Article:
Although users with high-school mathematics can understand these models, depending on your previous experience this step may be challenging. D-Wave’s training course can reduce learning time but if developing mathematical models is outside your company’s expertise, it can make solid business sense to have D-Wave’s Professional Services organization handle this step for you.

Some developers find it best to directly represent the equations in code rather than in writing. You can try and see what works best for you.

The model you develop in this stage typically has the following elements:

  • Variables: can be binary10, integer, and real

  • Objective: the quantity being optimized (formulated as a quadratic/linear model to be minimized)

  • Constraints: linear and quadratic relationships between variables that must or should11 be satisfied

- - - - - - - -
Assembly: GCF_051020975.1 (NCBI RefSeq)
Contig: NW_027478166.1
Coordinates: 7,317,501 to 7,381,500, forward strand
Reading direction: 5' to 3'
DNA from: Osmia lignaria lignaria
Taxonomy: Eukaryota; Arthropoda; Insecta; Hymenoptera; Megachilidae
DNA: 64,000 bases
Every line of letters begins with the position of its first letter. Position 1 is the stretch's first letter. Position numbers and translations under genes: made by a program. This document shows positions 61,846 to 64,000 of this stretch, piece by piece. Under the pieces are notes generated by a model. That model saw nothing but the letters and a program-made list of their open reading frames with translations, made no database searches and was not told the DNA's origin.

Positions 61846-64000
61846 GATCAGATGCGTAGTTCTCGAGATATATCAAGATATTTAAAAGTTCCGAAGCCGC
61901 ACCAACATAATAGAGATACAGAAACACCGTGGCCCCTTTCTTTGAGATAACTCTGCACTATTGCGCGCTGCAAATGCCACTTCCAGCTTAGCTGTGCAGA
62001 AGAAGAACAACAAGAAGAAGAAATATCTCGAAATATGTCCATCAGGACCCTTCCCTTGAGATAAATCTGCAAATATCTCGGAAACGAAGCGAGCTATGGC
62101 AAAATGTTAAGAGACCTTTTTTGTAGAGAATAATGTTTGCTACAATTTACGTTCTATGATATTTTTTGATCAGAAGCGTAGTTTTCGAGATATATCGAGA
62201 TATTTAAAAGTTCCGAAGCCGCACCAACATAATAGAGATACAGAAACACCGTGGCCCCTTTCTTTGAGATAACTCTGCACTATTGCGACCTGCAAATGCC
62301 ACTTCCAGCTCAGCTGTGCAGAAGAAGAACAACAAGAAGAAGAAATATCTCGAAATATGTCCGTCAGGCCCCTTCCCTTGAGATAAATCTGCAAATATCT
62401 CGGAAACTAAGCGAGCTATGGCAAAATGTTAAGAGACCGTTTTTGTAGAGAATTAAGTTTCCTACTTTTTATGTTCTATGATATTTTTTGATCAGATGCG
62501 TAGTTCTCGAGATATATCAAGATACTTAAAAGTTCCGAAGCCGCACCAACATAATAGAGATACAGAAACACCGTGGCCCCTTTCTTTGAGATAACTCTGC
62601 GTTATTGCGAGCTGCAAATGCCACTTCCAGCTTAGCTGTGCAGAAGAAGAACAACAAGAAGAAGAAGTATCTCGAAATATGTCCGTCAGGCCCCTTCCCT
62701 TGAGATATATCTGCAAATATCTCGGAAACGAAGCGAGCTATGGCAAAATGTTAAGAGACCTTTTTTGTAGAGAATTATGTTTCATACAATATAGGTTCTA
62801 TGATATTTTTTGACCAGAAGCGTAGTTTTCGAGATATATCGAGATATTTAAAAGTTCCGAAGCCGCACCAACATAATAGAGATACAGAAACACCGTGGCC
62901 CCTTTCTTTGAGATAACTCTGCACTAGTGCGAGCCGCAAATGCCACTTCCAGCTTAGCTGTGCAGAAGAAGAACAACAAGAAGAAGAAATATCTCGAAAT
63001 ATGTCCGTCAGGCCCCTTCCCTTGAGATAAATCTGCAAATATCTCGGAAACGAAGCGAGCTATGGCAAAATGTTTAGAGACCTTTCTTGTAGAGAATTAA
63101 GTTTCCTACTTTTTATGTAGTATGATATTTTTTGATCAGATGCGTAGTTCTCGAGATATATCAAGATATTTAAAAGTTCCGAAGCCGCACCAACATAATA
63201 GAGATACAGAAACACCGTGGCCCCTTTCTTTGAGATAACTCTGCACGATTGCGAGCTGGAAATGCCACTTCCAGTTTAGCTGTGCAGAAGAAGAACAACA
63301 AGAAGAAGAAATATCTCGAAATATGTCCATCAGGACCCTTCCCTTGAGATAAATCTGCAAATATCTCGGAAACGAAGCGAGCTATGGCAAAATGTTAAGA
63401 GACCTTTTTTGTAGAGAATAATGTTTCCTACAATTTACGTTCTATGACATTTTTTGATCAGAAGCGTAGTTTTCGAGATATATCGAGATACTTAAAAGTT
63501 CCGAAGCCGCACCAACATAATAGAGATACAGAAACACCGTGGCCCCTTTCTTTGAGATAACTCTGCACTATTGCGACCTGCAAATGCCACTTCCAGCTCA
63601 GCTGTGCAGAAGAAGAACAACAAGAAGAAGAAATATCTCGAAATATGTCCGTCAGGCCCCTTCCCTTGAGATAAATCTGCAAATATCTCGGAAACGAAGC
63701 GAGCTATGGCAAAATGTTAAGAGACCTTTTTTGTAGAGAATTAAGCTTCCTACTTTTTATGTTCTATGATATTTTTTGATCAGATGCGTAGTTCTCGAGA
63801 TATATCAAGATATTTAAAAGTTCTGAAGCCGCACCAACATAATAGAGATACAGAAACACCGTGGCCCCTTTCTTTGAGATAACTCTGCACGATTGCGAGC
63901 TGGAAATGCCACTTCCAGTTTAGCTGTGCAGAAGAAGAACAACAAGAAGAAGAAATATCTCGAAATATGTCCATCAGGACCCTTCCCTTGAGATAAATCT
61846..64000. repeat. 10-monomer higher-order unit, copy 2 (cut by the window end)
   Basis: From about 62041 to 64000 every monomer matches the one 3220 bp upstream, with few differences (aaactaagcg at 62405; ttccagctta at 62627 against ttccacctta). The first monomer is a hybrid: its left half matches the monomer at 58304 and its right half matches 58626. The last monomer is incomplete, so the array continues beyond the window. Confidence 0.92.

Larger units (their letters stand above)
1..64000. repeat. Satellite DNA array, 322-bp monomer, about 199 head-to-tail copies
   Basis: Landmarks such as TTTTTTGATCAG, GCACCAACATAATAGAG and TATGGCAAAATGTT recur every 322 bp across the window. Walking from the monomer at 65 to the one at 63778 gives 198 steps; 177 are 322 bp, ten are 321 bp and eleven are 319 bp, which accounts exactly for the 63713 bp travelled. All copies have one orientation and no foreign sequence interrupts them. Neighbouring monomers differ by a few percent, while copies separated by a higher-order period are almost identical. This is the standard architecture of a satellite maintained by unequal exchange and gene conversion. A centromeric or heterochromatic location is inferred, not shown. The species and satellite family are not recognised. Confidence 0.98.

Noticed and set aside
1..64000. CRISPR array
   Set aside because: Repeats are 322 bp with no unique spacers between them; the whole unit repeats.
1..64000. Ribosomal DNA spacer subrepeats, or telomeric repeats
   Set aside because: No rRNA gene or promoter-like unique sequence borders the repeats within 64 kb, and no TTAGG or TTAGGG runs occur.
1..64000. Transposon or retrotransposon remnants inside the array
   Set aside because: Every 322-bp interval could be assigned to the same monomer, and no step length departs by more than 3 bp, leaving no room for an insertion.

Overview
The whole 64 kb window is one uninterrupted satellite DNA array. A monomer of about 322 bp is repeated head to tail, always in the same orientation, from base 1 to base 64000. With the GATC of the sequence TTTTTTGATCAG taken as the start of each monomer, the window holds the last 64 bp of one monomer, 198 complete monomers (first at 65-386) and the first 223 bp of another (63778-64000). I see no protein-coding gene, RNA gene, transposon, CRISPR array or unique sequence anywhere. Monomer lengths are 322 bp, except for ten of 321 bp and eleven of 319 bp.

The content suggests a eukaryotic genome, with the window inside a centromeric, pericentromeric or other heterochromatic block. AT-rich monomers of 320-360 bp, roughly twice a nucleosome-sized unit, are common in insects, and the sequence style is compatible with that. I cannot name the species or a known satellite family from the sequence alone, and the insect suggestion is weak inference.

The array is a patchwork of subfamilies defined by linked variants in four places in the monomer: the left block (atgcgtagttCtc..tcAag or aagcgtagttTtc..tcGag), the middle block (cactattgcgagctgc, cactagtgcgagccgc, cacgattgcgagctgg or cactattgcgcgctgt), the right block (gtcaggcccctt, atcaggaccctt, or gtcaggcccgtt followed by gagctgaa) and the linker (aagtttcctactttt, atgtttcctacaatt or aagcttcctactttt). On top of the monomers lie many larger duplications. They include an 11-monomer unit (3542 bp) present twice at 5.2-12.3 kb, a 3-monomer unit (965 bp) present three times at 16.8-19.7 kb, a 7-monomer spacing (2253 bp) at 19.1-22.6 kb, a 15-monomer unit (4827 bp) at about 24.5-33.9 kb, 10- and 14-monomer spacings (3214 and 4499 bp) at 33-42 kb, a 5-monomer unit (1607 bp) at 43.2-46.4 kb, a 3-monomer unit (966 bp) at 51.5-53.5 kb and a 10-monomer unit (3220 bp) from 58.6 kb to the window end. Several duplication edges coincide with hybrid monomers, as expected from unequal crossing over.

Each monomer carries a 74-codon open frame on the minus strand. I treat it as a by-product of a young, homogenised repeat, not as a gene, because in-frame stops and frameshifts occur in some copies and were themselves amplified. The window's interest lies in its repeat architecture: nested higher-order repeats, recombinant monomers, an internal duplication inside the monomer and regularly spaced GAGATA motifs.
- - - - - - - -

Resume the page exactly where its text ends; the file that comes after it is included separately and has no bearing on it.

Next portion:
Such a model is called a constrained quadratic model or sometimes a binary quadratic model.

Performance is sensitive to the model. As you develop your model consider various formulations: developing a few different models can be beneficial in that some might significantly outperform others.


Typically there are additional prerequisites such as managerial approvals, budgets, possibly reviews in your company’s legal and human-resources departments, input from your IT department, etc. For some applications, where change is disruptive, it can be helpful to discuss the process with someone in your company that has experience in project and change management. Updating established processes can have wide-ranging implications; understanding these early on enables you to initiate any needed administrative work in parallel to your application development.